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By Carol Besler-Snell on 06/01/2016

socialization for dogs

How the Term “Socialization” Can Be Misunderstood

Sometimes people don’t clearly understand what “socializing” a dog means—or the benefits of doing so. Socializing means exposing a dog to a variety of dogs, people, and experiences so they know how to deal with new and different things. Socializing includes teaching a dog how to get along with strangers, other dogs, children and other animals as well.

Be an Advocate for Your Dog
Socializing a dog should be done with a lot of thought and care. Done right, socialization can help a dog be more balanced mentally. Done wrong, it can backfire and result in unusually shy or aggressive behavior. Many trainers and dog owners misunderstand socialization and implement it inappropriately unknowingly, even when they have good intentions.

When applied properly, socialization introduces a dog to new things and situations that challenge him or her a little. It’s important to understand that these challenges can be worrisome to many dogs. The best thing that you, the owner, can do is be an advocate for your dog. Don’t push your dog to do/experience something too fast that seems to really scare them. Along the same lines, don’t baby your dog or coo “It’s OK” over and over. Doing so can convince your dog that there IS something to worry about, and they may get even more worried or scared.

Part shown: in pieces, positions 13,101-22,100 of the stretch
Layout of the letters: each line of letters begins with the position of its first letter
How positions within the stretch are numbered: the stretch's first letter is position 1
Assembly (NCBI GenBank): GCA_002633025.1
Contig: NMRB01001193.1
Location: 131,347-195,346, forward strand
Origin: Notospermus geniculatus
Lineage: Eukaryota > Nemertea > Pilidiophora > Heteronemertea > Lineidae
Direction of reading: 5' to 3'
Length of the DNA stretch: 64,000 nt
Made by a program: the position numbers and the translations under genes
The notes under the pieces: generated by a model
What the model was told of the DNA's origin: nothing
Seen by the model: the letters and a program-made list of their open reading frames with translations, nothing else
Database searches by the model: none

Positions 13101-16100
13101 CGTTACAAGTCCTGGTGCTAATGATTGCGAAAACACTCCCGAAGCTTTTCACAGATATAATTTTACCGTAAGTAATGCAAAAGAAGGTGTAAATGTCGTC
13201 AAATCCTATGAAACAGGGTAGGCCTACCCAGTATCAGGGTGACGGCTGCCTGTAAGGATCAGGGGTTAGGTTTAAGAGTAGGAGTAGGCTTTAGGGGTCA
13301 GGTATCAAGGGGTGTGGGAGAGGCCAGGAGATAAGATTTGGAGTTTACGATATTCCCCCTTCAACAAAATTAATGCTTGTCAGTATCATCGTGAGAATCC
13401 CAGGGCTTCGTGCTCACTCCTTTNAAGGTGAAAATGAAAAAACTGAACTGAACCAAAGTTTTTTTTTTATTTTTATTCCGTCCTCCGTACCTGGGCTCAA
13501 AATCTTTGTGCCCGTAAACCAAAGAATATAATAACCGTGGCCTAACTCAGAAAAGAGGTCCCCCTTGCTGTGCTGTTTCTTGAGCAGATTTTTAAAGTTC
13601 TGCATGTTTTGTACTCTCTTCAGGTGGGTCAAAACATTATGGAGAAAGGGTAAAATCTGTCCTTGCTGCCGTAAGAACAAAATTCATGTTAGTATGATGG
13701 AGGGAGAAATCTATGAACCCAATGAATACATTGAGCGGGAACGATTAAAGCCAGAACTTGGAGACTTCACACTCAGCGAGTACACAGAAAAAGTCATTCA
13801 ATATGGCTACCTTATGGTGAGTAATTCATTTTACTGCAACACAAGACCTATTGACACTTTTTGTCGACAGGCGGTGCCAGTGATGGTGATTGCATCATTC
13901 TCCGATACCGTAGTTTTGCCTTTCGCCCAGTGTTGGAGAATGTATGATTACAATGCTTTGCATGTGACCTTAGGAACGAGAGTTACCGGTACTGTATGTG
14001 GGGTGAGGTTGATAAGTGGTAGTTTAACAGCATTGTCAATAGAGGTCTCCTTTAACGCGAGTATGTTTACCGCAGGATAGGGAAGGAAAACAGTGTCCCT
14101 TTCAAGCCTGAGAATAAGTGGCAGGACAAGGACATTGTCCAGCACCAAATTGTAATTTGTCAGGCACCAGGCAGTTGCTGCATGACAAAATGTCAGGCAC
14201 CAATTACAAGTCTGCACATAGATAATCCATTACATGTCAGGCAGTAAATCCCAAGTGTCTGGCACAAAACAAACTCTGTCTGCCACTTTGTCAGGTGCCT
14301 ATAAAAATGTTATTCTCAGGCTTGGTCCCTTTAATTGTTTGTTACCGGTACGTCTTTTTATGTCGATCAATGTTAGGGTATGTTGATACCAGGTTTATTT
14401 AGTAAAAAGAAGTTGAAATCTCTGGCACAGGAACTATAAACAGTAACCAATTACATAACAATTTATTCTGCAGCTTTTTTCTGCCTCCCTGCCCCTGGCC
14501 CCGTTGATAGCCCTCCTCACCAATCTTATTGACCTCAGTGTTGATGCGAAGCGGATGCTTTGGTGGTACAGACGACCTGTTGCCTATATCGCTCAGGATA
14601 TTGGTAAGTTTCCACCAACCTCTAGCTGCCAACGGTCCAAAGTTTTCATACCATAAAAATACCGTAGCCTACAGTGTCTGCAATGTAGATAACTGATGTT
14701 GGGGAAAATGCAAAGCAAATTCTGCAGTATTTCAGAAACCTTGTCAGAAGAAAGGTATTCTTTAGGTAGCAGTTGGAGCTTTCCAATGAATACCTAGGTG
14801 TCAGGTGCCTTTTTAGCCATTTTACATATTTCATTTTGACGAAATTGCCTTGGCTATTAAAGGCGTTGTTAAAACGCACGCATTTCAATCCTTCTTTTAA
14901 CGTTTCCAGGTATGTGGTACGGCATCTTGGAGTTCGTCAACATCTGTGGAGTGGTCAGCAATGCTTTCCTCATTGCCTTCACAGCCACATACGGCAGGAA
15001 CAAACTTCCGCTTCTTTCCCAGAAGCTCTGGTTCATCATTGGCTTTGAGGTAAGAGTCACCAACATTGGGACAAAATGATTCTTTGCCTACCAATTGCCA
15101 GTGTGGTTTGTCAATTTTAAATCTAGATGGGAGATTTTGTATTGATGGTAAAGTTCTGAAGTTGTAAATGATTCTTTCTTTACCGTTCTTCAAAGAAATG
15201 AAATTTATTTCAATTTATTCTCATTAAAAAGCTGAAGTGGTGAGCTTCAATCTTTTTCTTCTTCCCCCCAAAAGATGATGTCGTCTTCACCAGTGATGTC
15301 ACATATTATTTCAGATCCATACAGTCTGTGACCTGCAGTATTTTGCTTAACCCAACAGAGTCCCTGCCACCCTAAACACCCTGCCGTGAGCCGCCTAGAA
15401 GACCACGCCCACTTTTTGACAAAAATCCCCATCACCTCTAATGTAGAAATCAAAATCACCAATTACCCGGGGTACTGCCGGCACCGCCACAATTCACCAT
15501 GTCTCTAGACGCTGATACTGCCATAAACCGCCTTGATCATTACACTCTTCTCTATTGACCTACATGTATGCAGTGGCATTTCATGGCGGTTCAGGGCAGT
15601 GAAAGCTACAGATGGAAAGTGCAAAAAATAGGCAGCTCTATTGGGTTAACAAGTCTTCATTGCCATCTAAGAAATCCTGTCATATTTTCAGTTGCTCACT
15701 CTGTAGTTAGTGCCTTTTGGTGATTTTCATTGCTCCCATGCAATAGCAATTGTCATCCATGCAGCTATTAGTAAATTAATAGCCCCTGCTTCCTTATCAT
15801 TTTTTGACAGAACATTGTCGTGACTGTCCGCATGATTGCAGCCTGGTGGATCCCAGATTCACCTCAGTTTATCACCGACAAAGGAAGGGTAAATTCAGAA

The delicate balance for dog owners is to learn how to be their dog’s “coach.” That means exposing them to new challenges slowly and at their pace…but also letting them know that you believe in them and encourage them to learn and grow with this experience!

How socialization is misused and misunderstood
Too often dogs are placed in new challenging situations without feelings and prior experience being considered. For instance, some people believe that exposing their dog to lots of unfamiliar people and dogs will change their character. This is referred to as over-exposure or flooding. Essentially, it is too much too soon. Taking your fearful dog to Home Depot or Starbucks before having successful socialization lessons only intimidates the dog and makes it more fearful. You end up aggravating the problem instead of solving it.